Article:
The longer I train, the more it seems that my training is based purely around doing things people say won’t work.  Oh sure, I started on the straight and narrow, did my 5s and drank my milk and got adequate rest between sets and workouts and all the things a good little lifter does…and then decided I wanted to actually make some progress and start doing the things no one else was doing.  And along the way I encountered a lot of static, with tons of people assuring me things wouldn’t work, and when they did, assuring me that I must have trained wrong WRONGLY such that, my wrong training was actually right.  What?  That, or it was my “superior genetics” that carried me through.  In truth, it has been simply my willingness to abide by a simple mantra; “The Hell I can’t”.

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I love this patch so much

“You can’t get a stronger deadlift from pulling touch and go”  The Hell I can’t.  “You can’t get a stronger grip using straps”  The Hell I can’t.  “You can’t get stronger without sleeping 8 hours a night”  The Hell I can’t.  Can’t perform well first thing in the morning with no food?  Can’t perform well without a mobility routine?  Can’t ignore research?  Can’t train well off low carbs?  The Hell I can’t.  I’ll squeeze blood from a goddamn turnip and make camels drink too.  Why?  Because I’m not going to let others dictate MY future.

People are too willing to accept defeat simply because it conforms to conventional norms.  It is much easier to fail exactly like everyone else has failed than to succeed and be a pioneer, because it’s far lonelier in the case of the latter, but I believe you’ll find that it’s always lonely on the outside.  However, the company is MUCH better there, because you’ll be among the exact same lunatics as you that decided that just because logic, science, reason and experience dictates something will happen doesn’t mean it has to happen for YOU.

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I don't think he'll be there though

Yeah yeah “special snowflake”, hey, why not you?  Yeah, the sheer statistically odds dictate that you are PROBABLY average, but they ALSO dictate that, in any given population, some people will be average, some will be below, and some will be above.  Why can’t you be in the above?  Poor genetics?  No talent? Who cares; you’re insane!  That still makes you different, and you can leverage that difference to be, if nothing else, DIFFERENT than average.  This means you don’t need to let the rules of reasonable people dictate your existence.

It’s why people so quick and ready to apply experiences and studies utilizing average people are trying to limit your success.  “It’s scientifically proven that you NEED restful sleep in order to recover and get stronger; it’s just a fact!”  Yeah, and we’ve also seen special forces operators hump a mission for a week straight with no sleep and still accomplish their objective, so I think you can probably get by with 6 hours of sleep instead of 8.  “HIT doesn’t work; it just can’t!  Where’s the volume?!”  Well goddamn if it didn’t work for a bunch of lunatics in the 60s, 70s and 80s.  And hell, before that, didn’t we just use to call it Super Squats?  And afterwards, didn’t we call it DoggCrapp?  Unhinged people have been achieving unhinged results while the rest of the world lives a comfortable life achieving modest success.  And there is nothing wrong with accomplishing modest success, but to consider it the zenith of possibility severely limits you.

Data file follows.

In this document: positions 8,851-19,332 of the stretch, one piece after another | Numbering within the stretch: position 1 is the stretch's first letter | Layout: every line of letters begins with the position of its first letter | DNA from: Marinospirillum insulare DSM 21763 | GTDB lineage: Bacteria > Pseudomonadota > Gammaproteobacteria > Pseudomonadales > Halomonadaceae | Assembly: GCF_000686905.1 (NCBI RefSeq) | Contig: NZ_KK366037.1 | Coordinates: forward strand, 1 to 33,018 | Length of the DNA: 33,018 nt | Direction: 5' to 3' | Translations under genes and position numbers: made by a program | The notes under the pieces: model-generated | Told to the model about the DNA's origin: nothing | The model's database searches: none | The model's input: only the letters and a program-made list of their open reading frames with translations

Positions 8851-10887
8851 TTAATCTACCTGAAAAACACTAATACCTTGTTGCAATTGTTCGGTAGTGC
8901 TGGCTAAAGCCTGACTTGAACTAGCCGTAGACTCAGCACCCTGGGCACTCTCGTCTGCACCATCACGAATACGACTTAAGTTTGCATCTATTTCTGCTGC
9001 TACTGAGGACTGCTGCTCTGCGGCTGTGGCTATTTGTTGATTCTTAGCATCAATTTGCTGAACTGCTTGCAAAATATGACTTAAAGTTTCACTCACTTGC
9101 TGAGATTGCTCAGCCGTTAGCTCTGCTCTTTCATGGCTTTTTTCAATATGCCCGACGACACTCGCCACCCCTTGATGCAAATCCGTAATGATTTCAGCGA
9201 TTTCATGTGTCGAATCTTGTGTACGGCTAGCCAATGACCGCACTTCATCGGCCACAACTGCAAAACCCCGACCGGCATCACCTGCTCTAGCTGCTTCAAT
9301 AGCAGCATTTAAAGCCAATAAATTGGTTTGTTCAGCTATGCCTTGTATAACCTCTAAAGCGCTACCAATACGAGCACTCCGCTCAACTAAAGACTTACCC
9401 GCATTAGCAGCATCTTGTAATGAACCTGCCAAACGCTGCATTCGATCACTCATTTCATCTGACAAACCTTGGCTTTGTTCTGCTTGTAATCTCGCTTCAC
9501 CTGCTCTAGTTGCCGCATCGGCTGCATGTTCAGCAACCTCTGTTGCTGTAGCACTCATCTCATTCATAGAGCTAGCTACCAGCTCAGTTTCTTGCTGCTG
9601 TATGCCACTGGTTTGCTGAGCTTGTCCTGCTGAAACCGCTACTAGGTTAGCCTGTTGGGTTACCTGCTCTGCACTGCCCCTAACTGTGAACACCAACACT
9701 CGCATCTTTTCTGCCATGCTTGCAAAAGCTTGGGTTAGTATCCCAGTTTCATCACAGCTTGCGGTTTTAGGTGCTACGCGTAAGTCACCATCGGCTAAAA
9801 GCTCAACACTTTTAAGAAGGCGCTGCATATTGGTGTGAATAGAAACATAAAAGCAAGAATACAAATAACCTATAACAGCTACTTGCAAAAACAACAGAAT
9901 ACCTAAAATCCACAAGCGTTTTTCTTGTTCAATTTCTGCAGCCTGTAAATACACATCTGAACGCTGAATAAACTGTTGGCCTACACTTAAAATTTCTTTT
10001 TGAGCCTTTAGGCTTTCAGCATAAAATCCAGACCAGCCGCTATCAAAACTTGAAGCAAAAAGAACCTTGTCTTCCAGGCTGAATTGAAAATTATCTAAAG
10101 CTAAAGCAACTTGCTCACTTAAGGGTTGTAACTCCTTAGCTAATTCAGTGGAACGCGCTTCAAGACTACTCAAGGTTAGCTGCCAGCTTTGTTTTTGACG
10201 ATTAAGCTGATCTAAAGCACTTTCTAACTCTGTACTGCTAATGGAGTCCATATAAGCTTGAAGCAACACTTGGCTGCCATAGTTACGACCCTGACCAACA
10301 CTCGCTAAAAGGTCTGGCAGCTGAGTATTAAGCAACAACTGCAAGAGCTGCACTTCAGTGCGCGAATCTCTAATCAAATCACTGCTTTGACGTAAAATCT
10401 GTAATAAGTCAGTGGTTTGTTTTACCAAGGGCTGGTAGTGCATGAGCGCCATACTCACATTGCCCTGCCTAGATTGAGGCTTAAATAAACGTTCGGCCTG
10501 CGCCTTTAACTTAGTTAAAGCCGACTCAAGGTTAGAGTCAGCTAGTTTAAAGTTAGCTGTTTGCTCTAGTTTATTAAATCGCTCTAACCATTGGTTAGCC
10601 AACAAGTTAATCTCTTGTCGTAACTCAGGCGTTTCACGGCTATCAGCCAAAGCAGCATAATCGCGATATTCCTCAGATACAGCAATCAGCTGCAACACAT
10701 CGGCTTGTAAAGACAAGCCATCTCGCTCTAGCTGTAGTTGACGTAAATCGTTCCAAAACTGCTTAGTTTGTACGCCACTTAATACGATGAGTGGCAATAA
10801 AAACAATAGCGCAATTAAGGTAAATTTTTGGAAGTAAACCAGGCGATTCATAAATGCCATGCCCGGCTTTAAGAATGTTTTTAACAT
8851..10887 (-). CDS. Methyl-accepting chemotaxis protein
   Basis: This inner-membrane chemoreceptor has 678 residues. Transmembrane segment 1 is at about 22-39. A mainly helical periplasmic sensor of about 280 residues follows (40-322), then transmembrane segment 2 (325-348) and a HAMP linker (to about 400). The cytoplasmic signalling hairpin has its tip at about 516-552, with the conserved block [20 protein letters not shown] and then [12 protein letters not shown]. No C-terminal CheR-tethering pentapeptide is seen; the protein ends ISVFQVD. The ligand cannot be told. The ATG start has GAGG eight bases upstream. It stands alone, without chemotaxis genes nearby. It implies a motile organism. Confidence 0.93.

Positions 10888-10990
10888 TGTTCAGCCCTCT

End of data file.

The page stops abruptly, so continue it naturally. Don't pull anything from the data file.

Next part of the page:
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We were all laughing when he said he was going to do it, until he went and did it

I’ve discovered what I can get away with purely by trying, and these days it’s become something of a challenge to see how dumb of an idea I can make work.  It always starts slow; I’m going to start training in the morning.  Then it’s training in the morning off very little food.  Then it’s training in the morning off very little food and sleep.  Then it’s training in the morning off little food or sleep while physically exhausted.  And as I continue to build up my tolerance to my own insanity, I see myself achieving success with methods I am told will not work.  Sure; they probably wouldn’t work had I tried it from the get go, but the further along you go, the more you realize it really is an instance of “The Hell I can’t”

You have to find a way to get to yes.  If you start out believing things are impossible, they absolutely will be.  However, if you start with things being possible, all you need to do is work backwards to figure out WHAT it will take to get there.  I did exactly this when I ran “Building the Monolith” in under an hour, despite the fact that people told me it HAD to take longer than that.  I sat down, looked at the program, figured out where time could be saved, came up with a plan that looked absolutely nuts, executed it on day 1, spent the duration of my shower after that workout contemplating quitting the program because it absolutely sucked, and then finished out the rest of it.  And I’ve done this same thing with ridiculous conditioning workouts, training plans for competitions, recovery from ACL surgery, diets, sleep, etc etc.  And consequently, after I had my experience with Building the Monolith and posted my approach, there was a sudden rash of people knocking out the program in an hour or less too.  And I don’t say that to point out that people were copying my approach, but to point out that I’m NOT a badass and anyone else can do it too; sometimes it just needs to HAPPEN so that we know it can be possible.  So why not let it be you?

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Yet another lunatic doing things that couldn't possibly work